There’s silence as Natasha scans the room and stops on me. ‘You,’ she says, pointing. ‘Show us. from the start.’
The command hits me like a shot of adrenaline. Moss glances at me. It’s just a moment But it pulls me. I want him to look at me again.
Heart racing. I step forwards and begin to dance. This is my moment, my chance to express.
All Scarlett wants is to dance, and she’ll do whatever it takes to earn a place at the National Ballet Company. But first she has to finish her final year at the Academy of Performing Arts. When she decides to audition for a spot as a dancer on a Moss Young video clip,s he doesn’t plan on letting it distract her from her studies. But moss is charismatic, and he is interested in Scarlett. It can’t hurt to spend some time with him.
Silhouette is a a young adult novel set against the background of a dance academy but isn’t just a tale of a dancer following her dream. Scarlett is a complex character with a past which haunts her, and faces problems which seem universal to teens – peer pressure, the need to balance responsibility with having fun, relationships, friendships, and family dynamics. Though strong and determined she is also at times impetuous, making mistakes and showing flaws.
A gritty tale of growing up, making mistakes and moving on.
Silhouette, by Thalia Kalkipsakis
Hardie Grant Egmont, 2012
This book is available in good bookstores or online from Fishpond. Buying through this link supports Aussiereviews.
It was the letter of my dreams – a Valentine’s letter, wrapped in a blood-red envelope, leaning against the soy sauce on our kitchen table.
I picked up the envelope, flipped it over and dropped it beside my plate because just then I was more interested in the soy sauce. Mum’s sushi rolls after a late dance class are to die for, like Tim Tams at the right time of the month.
Saph is living her dream life. She’s only sixteen and already dancing professionally in a cheerleading squad for a NBL basketball team. Then a Valentine’s day letter arrives from the NBL player she secretly has a crush on. Now her dream life is perfect. Only it isn’t. The letter is a hoax. Saph can’t believe someone would be so cruel. Then she discovers who sent the letter. She hoaxes the hoaxer and the hoaxer responds. Meanwhile, pressure is on to develop new routines for the cheerleading squad as major sponsors become interested and their television exposure increases. This is the big time and Saph is feeling just a tad overwhelmed. Nothing in her rigorous training has prepared her for this. Add in an overprotective father and a close friend who is enjoying the revenge setups just a little too much and the scene is set.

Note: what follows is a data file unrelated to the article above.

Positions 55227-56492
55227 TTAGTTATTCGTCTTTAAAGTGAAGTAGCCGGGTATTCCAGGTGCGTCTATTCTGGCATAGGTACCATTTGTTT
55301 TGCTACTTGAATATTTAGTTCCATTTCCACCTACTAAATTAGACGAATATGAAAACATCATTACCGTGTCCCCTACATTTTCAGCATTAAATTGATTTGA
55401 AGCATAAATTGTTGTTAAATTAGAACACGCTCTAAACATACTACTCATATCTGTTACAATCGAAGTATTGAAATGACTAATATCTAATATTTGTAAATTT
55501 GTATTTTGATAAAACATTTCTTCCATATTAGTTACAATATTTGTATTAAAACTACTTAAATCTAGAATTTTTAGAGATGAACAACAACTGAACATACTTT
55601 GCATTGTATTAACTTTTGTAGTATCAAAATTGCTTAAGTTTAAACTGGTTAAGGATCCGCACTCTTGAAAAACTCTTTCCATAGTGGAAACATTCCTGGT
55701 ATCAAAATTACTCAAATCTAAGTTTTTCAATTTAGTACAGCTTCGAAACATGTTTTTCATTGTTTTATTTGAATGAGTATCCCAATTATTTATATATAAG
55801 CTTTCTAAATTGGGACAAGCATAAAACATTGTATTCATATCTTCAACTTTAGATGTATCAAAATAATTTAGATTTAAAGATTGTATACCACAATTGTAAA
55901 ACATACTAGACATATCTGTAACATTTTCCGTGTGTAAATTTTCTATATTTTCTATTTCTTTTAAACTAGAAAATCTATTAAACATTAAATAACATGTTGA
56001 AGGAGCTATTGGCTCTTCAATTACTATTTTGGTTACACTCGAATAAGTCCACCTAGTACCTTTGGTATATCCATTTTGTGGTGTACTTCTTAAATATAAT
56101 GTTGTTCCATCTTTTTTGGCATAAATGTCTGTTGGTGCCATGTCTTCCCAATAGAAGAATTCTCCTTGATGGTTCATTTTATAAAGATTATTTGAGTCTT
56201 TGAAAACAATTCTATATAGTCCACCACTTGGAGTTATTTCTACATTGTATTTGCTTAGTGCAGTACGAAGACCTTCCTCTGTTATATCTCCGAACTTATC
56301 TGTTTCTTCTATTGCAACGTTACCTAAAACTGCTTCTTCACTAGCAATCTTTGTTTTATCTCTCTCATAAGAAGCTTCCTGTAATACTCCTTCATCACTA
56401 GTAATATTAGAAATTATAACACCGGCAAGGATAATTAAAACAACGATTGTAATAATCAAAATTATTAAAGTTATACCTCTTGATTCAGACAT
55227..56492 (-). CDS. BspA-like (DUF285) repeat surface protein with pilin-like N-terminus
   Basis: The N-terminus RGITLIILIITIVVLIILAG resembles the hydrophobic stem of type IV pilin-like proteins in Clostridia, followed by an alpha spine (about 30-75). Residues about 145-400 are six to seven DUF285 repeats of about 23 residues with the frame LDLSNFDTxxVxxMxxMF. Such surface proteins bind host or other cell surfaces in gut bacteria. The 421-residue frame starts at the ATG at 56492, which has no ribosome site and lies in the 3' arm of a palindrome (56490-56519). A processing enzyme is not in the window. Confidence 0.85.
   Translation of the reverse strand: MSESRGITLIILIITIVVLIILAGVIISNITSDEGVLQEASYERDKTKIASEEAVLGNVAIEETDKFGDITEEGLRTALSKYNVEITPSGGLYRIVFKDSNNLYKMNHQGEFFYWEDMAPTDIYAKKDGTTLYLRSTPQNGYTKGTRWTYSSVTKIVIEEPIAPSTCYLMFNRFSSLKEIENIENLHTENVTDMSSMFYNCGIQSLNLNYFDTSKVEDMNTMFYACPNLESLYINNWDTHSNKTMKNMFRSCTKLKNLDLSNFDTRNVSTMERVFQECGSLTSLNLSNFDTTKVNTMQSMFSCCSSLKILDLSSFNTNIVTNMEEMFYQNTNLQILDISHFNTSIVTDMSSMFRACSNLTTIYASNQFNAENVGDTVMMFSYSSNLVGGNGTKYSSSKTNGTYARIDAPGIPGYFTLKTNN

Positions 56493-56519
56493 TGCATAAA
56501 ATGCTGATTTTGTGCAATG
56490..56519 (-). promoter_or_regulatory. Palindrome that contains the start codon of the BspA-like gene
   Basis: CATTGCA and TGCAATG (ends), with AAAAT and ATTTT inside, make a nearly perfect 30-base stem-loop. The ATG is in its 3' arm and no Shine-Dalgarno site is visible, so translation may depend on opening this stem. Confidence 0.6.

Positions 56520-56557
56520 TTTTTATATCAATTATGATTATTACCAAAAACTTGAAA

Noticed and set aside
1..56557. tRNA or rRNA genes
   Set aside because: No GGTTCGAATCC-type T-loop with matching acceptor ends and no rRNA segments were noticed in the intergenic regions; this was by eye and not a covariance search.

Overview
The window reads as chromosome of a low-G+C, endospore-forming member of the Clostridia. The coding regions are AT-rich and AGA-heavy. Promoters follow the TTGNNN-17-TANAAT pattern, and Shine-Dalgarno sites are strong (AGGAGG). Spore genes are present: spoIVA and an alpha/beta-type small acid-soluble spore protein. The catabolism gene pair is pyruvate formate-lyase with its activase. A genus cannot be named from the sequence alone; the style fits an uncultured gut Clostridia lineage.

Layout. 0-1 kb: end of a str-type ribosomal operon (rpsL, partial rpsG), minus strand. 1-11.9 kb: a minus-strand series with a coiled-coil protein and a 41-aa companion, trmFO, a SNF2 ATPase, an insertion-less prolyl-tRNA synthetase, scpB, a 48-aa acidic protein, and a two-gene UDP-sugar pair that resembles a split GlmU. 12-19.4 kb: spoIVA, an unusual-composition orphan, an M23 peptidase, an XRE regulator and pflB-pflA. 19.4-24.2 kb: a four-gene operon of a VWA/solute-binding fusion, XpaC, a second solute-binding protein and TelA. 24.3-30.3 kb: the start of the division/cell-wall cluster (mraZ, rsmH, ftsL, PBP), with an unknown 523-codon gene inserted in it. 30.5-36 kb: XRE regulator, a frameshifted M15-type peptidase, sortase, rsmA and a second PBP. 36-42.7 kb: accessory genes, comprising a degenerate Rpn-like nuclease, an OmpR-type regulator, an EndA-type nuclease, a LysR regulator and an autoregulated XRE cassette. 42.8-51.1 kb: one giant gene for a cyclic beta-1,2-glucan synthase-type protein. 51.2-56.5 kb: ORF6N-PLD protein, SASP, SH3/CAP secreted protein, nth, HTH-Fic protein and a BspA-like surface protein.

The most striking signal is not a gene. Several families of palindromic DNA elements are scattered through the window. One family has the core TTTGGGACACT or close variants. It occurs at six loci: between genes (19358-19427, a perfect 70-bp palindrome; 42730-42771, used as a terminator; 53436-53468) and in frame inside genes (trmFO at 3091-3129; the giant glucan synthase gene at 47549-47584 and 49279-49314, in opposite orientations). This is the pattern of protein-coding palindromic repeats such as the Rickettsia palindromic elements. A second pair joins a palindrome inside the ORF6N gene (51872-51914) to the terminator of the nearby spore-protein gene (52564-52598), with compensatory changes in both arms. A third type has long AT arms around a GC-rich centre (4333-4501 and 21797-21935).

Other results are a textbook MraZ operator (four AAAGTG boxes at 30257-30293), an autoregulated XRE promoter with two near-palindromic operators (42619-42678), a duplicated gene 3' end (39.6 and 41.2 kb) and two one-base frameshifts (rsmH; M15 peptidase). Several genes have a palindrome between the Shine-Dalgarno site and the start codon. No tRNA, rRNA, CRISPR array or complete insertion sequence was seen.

Step Up and Dance is title six in Allen & Unwin’s Girlfriend series. As with other titles, Step Up and Dance features a plausible storyline and a realistic main character, Saph. Saph loves to dance. Her father is a little overprotective, but until now, Saph has been okay with that. Things are starting to change. She’s keen to stretch her wings, and working with older girls (and boys) has convinced her it’s time. She’s also keen to prove that dancing is her vocation and that she’s as ready for the demands of professional dancing as the older dancers. There are themes here of appearance versus substance, the changing nature of friendships and more. Family dynamics are explored as is the cost of following your passion. The energy and spirit of the characters is well reflected in the design of the front cover. An engaging and entertaining read. Recommended for mid-secondary readers.
Step Up and Dance, by Thalia Kalkipsakis
Allen & Unwin 2008